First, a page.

Mark L. Kahn mainly investigates Cell biology, Receptor, Platelet, Molecular biology and Platelet activation. His Cell biology study combines topics in areas such as PDPN, Podoplanin, Immunology, Endothelium and Protease-activated receptor. The study incorporates disciplines such as Endothelial stem cell and Signal transduction in addition to Receptor.
His work in GPVI and Platelet membrane glycoprotein are all subfields of Platelet research. His study in the fields of Convulxin under the domain of GPVI overlaps with other disciplines such as Linker for Activation of T cells. His Molecular biology research is multidisciplinary, relying on both Secretion, A549 cell, Gene expression and Transfection.
The scientist’s investigation covers issues in Cell biology, Platelet, Receptor, GPVI and Signal transduction. The concepts of his Cell biology study are interwoven with issues in Endothelial stem cell, Biochemistry, Lymphatic system and Protease-activated receptor, Thrombin. Mark L. Kahn has researched Protease-activated receptor in several fields, including Inflammation and Thrombin receptor.
His Platelet research includes themes of Collagen receptor and Integrin. His GPVI research is multidisciplinary, incorporating elements of Immune receptor, Calmodulin and Fc receptor. His studies deal with areas such as Function and Phosphorylation as well as Signal transduction.
Mark L. Kahn focuses on Cell biology, Lymphatic system, Pathology, Cancer research and Transcription factor. His work carried out in the field of Cell biology brings together such families of science as Receptor, Stimulation and FOXC2. While the research belongs to areas of Receptor, Mark L. Kahn spends his time largely on the problem of Zebrafish, intersecting his research to questions surrounding CXCR4 and Chemokine.
His Lymphatic system study combines topics in areas such as Endothelial stem cell, Vascular endothelial growth factor C, Lung and Lymphangiogenesis. His biological study spans a wide range of topics, including Hemostasis, Wound healing and Platelet activation, Platelet, Thrombin. His Pathology study combines topics from a wide range of disciplines, such as Cerebral cavernous malformations, Lung injury, Immune system and Mutation.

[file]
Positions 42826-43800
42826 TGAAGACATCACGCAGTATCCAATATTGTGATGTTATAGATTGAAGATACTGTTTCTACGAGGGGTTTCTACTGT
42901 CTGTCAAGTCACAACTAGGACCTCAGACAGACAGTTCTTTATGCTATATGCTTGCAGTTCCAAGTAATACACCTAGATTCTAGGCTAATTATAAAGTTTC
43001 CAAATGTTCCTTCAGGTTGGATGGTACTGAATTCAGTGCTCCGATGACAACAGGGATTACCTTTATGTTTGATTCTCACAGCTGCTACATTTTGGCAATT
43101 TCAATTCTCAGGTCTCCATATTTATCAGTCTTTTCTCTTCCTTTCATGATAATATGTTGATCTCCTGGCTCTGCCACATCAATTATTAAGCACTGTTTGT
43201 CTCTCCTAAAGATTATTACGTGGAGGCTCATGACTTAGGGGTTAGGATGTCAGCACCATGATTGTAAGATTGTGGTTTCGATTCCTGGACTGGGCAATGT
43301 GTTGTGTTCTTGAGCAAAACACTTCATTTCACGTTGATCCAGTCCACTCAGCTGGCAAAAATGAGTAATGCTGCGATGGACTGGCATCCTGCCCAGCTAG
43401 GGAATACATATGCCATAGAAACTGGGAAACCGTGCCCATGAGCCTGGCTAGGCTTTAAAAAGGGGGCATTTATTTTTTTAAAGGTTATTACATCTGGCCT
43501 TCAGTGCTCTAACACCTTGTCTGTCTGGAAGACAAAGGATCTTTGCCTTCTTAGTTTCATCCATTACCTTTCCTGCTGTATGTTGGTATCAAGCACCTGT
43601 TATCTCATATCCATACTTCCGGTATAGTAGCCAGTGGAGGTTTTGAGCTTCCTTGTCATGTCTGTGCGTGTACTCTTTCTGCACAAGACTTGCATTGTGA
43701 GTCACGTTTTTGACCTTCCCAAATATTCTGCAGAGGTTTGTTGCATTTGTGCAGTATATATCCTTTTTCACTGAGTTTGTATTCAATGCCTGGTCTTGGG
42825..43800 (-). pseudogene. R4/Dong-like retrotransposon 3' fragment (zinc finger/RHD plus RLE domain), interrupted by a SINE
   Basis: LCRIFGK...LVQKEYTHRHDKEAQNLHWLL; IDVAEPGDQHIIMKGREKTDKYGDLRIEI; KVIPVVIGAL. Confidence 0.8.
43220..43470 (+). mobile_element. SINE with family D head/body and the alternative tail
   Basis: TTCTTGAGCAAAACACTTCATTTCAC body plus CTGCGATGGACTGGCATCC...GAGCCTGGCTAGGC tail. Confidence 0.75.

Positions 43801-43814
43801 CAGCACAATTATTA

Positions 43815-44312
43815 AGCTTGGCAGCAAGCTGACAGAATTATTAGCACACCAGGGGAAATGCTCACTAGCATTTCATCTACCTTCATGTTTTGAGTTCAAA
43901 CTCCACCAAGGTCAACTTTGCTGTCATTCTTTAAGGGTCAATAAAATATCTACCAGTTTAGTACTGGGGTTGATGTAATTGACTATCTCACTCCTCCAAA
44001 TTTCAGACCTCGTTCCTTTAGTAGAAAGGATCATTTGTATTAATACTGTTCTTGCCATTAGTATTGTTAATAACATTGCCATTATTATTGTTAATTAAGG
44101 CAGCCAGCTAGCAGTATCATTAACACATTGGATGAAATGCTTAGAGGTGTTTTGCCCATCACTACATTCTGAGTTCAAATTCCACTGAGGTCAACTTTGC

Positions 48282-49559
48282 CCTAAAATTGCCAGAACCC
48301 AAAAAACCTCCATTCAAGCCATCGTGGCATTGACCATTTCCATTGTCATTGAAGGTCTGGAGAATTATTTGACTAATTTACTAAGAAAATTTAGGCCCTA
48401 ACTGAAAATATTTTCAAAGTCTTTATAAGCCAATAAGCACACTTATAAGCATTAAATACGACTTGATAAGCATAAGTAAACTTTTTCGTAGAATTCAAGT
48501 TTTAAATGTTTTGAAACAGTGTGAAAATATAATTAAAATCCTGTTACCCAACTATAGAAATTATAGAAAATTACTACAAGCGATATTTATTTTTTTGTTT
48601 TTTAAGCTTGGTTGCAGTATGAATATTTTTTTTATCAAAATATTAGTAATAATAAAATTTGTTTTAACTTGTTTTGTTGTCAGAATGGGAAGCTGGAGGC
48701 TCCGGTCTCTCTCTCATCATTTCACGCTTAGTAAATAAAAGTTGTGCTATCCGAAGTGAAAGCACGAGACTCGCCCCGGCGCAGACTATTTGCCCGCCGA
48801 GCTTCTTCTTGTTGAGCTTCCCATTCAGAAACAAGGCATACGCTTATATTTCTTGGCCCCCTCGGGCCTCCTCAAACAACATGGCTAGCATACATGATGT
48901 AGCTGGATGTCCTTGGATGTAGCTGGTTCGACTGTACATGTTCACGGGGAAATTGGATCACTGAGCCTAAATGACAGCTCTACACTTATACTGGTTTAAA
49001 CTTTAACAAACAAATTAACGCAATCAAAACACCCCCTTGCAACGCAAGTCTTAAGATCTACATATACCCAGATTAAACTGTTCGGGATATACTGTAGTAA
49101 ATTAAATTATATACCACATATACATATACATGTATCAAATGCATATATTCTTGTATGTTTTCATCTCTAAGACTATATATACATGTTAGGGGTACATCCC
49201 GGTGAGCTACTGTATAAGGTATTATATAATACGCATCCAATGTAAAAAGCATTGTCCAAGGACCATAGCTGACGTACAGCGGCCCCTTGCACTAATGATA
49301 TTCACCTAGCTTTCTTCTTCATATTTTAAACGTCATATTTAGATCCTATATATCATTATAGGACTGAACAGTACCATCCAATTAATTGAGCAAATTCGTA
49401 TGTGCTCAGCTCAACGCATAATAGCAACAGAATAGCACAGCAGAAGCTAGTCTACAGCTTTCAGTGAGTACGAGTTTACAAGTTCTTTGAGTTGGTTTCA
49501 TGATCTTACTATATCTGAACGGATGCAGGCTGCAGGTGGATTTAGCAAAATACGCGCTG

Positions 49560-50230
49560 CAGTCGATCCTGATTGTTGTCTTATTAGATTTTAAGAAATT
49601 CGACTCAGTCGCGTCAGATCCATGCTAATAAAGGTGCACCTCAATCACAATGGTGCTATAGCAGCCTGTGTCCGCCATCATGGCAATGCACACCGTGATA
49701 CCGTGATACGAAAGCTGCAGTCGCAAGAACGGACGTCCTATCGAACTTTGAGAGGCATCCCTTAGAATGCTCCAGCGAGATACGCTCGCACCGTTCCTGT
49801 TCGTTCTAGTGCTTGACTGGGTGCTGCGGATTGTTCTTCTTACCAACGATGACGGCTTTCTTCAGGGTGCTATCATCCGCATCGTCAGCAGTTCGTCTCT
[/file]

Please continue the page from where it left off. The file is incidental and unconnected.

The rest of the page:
Mark L. Kahn mainly focuses on Pathology, Cell biology, Lymphatic system, Protein kinase A and Lymph. His studies in Pathology integrate themes in fields like Mutation and Familial cerebral cavernous malformation. His research in Cell biology is mostly concerned with Hippo signaling pathway.
The Lymphatic system study combines topics in areas such as Hennekam syndrome, Lung injury and Cell polarity. His study in Protein kinase A is interdisciplinary in nature, drawing from both Lesion, Myosin light-chain kinase, Hindbrain, Somatic cell and Phenotype. His study in the field of Lymphatic Endothelium also crosses realms of PIEZO1.
This overview was generated by a machine learning system which analysed the scientist’s body of work. If you have any feedback, you can contact us here.
A dual thrombin receptor system for platelet activation
Mark L. Kahn;Yao-Wu Zheng;Wei Huang;Violeta Bigornia.
Protease-activated receptors 1 and 4 mediate activation of human platelets by thrombin
Mark L. Kahn;Mayumi Nakanishi-Matsui;Michael J. Shapiro;Hiroaki Ishihara.
Journal of Clinical Investigation (1999)
Protease-activated receptor 3 is a second thrombin receptor in humans.
Hiroaki Ishihara;Andrew J. Connolly;Dewan Zeng;Mark L. Kahn.
Role of the thrombin receptor in development and evidence for a second receptor
Andrew J. Connolly;Hiroaki Ishihara;Mark L. Kahn;Robert V. Farese.
Molecular cloning, expression and potential functions of the human proteinase-activated receptor-2
Stephan K. Böhm;Wuyi Kong;Dieter Brömme;Steven P. Smeekens.
Biochemical Journal (1996)
Regulation of Blood and Lymphatic Vascular Separation by Signaling Proteins SLP-76 and Syk
Farhad Abtahian;Anastasia Guerriero;Eric Sebzda;Min-Min Lu.
Platelets regulate lymphatic vascular development through CLEC-2–SLP-76 signaling
Cara C. Bertozzi;Alec A. Schmaier;Patricia Mericko;Paul R. Hess.
Delayed Onset of Inflammation in Protease-Activated Receptor-2-Deficient Mice
Jonathan R. Lindner;Mark L. Kahn;Shaun R. Coughlin;Gilberto R. Sambrano.
Journal of Immunology (2000)
Klf2 Is an Essential Regulator of Vascular Hemodynamic Forces In Vivo
John S. Lee;Qing Yu;Jordan T. Shin;Eric Sebzda.
Developmental Cell (2006)
Protease activated receptors: theme and variations.
Peter J O'Brien;Marina Molino;Mark Kahn;Lawrence F Brass.
If you think any of the details on this page are incorrect, let us know.
We appreciate your kind effort to assist us to improve this page, it would be helpful providing us with as much detail as possible in the text box below: